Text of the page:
Perhaps it is that I run a small, insignificant, strategically unappealing church in a town most haven’t heard of and, if they have, avoid it any which way they can. Maybe it’s that this spoke truth with clarity. Either way, I liked it very much.
David Robertson gives an overview of the Jordan Peterson phenomena and does a great job of analysing where this will all go (spoiler alert: the answer to the question is ‘no’). In a similar vein, there is this from Douglas Murray.
Stephen Watkinson spells out some of the frustrations of church leaders in deprived communities. ‘Ultimately I see failure. I think I could see the purpose of it all if I was seeing good numbers of people coming to Christ in the large, well-resourced churches, but I don’t. I see huge resources going to servicing comfortable Christians… For what it’s worth, even with our limited resources, I suspect we punch well above our statistical weight in new disciples!’
This was very helpful. Mission agencies need to be church-centred. Their missionaries ought to be church-sent, churches planters that are ultimately setting up churches run by indigenous church members.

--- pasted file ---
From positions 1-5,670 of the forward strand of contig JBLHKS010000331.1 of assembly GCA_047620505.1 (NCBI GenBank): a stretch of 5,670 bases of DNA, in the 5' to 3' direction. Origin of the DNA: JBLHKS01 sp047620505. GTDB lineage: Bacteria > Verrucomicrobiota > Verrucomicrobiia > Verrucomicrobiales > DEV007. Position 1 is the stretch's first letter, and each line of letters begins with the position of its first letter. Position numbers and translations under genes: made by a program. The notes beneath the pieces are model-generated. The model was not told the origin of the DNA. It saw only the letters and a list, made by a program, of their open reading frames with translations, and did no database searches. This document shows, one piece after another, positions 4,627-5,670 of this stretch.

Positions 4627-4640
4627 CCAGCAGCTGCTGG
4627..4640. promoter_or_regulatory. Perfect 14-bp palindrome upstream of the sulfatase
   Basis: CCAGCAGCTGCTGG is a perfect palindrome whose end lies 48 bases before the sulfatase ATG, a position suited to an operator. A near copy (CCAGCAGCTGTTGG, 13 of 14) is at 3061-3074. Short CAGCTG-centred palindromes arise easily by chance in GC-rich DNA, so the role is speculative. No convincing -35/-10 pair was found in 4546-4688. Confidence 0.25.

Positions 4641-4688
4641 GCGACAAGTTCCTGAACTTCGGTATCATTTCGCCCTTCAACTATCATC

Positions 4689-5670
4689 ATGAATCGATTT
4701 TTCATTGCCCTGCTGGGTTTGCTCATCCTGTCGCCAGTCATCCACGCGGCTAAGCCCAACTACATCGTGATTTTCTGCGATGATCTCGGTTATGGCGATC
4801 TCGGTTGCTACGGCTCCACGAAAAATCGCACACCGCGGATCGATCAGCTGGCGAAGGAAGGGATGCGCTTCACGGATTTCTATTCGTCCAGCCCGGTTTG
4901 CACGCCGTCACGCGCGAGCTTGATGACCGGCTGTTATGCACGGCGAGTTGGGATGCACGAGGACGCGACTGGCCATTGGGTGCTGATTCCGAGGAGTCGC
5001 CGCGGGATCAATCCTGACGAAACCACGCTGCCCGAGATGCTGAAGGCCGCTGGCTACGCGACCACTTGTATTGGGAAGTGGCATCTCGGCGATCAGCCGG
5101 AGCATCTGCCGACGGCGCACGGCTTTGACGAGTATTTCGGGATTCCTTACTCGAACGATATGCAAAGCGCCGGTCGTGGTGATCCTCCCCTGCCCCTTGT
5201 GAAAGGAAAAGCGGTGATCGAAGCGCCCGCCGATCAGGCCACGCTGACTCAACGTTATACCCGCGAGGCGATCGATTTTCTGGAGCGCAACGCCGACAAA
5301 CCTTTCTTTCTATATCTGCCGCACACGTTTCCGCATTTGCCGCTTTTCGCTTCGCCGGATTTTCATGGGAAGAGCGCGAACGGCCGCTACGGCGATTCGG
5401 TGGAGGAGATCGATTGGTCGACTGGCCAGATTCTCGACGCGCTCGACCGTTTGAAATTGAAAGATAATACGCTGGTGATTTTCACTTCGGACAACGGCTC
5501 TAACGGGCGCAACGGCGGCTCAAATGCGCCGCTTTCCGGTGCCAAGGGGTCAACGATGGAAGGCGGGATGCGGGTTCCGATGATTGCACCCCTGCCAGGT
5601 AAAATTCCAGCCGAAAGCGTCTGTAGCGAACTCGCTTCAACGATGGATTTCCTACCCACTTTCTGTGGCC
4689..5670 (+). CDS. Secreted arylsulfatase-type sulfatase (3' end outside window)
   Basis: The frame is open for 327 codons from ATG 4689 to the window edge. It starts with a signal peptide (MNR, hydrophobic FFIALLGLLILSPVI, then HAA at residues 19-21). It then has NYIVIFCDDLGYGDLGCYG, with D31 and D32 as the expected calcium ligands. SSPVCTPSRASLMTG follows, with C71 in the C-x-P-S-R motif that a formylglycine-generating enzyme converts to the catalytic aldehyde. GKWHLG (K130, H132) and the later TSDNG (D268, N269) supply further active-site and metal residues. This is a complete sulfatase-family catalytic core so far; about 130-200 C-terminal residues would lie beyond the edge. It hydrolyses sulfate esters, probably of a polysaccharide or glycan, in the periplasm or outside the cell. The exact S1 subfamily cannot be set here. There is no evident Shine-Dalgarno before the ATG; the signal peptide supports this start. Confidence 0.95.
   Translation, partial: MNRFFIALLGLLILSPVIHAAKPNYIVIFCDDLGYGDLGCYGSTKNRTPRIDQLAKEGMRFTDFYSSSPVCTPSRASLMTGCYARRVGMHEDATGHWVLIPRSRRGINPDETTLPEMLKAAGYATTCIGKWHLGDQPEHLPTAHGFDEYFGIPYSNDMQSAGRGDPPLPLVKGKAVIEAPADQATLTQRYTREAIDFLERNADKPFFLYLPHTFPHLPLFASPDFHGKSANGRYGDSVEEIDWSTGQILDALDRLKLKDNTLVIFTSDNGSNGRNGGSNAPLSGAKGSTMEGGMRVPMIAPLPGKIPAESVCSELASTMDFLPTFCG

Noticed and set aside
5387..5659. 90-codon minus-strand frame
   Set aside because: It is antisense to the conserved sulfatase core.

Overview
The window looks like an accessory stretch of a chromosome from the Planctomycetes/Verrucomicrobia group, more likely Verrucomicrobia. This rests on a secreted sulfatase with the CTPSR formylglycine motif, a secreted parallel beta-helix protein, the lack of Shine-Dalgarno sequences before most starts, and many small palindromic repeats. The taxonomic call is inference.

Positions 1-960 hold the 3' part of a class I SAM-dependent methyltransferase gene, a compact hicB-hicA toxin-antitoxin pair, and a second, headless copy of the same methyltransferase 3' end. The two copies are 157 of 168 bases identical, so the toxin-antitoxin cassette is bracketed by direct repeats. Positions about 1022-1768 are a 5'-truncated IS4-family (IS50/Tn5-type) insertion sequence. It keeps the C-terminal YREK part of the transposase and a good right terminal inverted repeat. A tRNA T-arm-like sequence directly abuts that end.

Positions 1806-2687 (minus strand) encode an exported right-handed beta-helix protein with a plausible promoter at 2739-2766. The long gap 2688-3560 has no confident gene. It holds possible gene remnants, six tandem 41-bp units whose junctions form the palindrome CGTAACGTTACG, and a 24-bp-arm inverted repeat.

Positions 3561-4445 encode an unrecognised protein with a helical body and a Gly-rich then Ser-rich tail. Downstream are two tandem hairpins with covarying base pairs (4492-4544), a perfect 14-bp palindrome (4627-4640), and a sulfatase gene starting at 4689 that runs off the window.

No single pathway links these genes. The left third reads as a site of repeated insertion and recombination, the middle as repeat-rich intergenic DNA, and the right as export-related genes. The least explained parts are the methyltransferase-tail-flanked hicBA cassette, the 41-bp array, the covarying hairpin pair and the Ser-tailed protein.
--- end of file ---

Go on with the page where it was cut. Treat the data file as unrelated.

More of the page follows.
Our church is involved with the Church in Hard Places initiative. Here, Mez McConnell speaks to why deprived communities need solid churches: ‘Healthy, gospel-centered churches are the God-ordained way to do ministry in hard places. Some think it doesn’t really matter who does the job, so long as Jesus is made known. But the church must remain central. It is primarily through her, after all, that God means to make himself known (Eph. 3:10, 20–21). The local church is God’s primary evangelism strategy.’
Jeremy Walker writes about an interesting deal made between a pastor and a member seeking to leave their fellowship because they think they will prosper elsewhere. Quite rightly, the pastor wants them to flourish and is sure to make it a fair test.
‘We are wont to believe people at face value without ever seeking to ask the serious, and necessary, questions we must. Does God speak today? Yes he does. Does that mean we cannot question any person who claims “the Lord said to me…”? Absolutely not. The Lord most usually speaks through his word. Even there we need to be careful that we have understood and applied it correctly. Anybody bringing testimony apart from the Bible must surely be held to a higher standard still. That is not to say such testimony cannot be true but it is to say we cannot be sure it is true unless it is verifiable and closely tied to scripture itself.’